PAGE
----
Thor Airstream. Source: CNBC
We are in the midst of one of the longest economic expansions in U.S. history. The economy has been spurred by trillions in bailouts and economic stimulus. The question remains, "How long can it last?"
Sans more stimulus, economic growth could fizzle out. The economy is already showing cracks. According to the Atlantic, RV shipments are a reliable predictor of recessions:
RV sales turn out to be a pretty good predictor too: When RV sales are doing well, the economy follows; when RV sales tank, the economy is soon to tank too... The RV industry has repeatedly fallen in advance of more widespread economic troubles. RV sales started dropping in 1999; the economy did not crash until 2001. Between 2006 and 2007, RV sales again dropped - this time 9.5 percent. The GDP still grew in that period, at an annual rate of 4.5 percent. But between 2007 and 2009 GDP growth slowed to 1.7 percent, and dropped 2 percent between 2008 and 2009.
RVs can cost $90,000 or more. The parts, equipment, and labor that go into making each unit can spur economic growth. The industry had run hot over the past few years. In 2018, total shipments fell 4% Y/Y. Some believed the fall-off was due to rationalization of dealer inventory. However, the fall-off has continued into 2019.
RV shipments for the month of May were 39,724, down 14% Y/Y. Through year-to-date May 2019, shipments were nearly 179,943, down 22% Y/Y. The fall-off has likely been exacerbated by the rationalization of dealer inventory. It could also have reflected waning demand after RV shipments set record highs over the past few years. The slowdown has hurt revenue of RV-related names like Patrick (PATK) and LCI Industries (LCII). In their most recent quarters, Patrick's revenue fell by 9% Y/Y, while LCII fell by double digits.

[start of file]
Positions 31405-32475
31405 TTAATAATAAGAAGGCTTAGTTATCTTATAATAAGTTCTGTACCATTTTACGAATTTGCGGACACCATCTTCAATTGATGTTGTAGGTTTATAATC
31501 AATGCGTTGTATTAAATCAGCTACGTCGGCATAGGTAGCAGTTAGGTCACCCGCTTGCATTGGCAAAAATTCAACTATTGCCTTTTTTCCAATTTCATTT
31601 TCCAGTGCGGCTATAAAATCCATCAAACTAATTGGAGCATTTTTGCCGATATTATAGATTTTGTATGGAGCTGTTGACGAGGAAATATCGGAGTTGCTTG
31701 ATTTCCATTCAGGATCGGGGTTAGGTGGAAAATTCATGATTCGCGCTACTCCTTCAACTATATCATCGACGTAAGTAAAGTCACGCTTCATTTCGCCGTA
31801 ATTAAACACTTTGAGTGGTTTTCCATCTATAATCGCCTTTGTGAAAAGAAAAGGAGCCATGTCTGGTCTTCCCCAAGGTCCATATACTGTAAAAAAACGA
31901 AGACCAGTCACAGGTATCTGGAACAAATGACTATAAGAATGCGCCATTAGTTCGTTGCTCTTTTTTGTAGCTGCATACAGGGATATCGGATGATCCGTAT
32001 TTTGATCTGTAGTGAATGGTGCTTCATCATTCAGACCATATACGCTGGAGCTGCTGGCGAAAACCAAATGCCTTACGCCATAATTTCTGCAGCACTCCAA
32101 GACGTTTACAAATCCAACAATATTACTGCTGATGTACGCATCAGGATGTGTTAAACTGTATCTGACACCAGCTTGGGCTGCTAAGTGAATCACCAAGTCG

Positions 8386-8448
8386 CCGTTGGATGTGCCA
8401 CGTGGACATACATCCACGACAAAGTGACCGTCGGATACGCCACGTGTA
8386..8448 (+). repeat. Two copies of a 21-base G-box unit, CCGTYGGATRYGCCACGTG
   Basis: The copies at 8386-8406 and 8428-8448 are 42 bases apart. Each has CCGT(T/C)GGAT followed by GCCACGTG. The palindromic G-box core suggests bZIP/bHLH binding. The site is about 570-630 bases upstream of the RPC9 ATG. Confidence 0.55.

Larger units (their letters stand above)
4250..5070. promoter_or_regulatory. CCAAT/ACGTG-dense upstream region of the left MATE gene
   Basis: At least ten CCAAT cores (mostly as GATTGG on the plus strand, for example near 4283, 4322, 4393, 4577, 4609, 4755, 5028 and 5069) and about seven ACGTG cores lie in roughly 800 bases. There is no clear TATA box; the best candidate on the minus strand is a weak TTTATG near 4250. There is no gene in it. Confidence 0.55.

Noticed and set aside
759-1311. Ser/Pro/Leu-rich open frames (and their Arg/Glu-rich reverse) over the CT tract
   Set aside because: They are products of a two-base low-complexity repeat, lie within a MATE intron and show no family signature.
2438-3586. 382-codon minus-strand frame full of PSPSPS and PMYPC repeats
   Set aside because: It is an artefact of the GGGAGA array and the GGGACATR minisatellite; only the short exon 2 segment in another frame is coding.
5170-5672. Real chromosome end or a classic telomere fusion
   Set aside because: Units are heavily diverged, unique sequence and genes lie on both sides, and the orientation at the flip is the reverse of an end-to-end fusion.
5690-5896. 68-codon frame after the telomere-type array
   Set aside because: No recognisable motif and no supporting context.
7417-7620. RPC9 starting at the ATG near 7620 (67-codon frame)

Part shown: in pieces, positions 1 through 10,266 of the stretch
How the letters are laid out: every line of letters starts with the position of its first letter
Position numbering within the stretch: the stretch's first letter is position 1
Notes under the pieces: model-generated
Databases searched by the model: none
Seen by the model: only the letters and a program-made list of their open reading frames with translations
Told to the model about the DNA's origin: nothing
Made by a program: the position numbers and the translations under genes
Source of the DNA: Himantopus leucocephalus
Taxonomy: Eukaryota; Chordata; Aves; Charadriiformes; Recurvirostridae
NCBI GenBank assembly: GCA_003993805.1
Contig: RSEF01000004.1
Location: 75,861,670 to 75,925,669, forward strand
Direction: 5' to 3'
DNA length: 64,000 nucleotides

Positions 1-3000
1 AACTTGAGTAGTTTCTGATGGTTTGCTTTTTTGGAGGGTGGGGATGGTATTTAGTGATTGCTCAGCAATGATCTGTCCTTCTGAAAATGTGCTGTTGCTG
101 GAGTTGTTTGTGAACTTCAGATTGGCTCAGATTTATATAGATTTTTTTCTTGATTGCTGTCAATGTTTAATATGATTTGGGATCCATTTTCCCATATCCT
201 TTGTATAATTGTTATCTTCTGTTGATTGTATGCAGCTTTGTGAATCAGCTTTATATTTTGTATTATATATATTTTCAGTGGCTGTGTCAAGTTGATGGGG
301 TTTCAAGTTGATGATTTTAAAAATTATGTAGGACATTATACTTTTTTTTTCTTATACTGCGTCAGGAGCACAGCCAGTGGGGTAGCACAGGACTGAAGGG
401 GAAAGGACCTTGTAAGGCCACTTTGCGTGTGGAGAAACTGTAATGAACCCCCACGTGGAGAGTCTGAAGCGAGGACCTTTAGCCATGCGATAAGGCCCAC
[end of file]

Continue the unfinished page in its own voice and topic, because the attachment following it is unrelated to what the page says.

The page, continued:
Are Falling RV Shipments The Canary In The Coal Mine?
Falling shipments of big ticket items are bound to negatively impact the economy. The decline in purchases for parts and equipment could hurt, in addition to the reduction in labor. Unemployment in Elkhart, IN, the RV capital of the world, could be another proxy for activity in the RV sector. RV manufacturers often go to a four-day work week when business activity slows.
According to the Bureau of Labor Statistics, April 2019 unemployment in the Elkhart-Goshen, IN area was 2.6%, up from 2.1% in the year-earlier period. Unemployment for the entire country was 3.6% in April 2019, an improvement over the 3.9% in the year-earlier period.
Rising unemployment in the Elkhart, IN area appears to correlate with the slowdown in RV shipments. The pullback in Elkhart could potentially metastasize to the rest of the country. Total U.S. unemployment for May 2019 was steady at 3.6%, yet the 75,000 jobs added during the month were much less than the 185,000 economists were expecting.
Inflation has been muted; the country's popular inflation gauge - growth in personal consumption expenditures ("PCE") - has consistently undershot the Fed's 2.0% goal. All eyes are now on the Fed and whether or not it will cut interest rates to potentially spur economic growth. Given the pullback in Elkhart, recession fears are likely warranted.
The next recession could be around the corner. Investors should avoid LCII, PATK, and other RV-related names like Camping World Holdings (CWH).
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Disclosure: I am/we are short PATK, LCII, CWH. I wrote this article myself, and it expresses my own opinions. I am not receiving compensation for it (other than from Seeking Alpha). I have no business relationship with any company whose stock is mentioned in this article.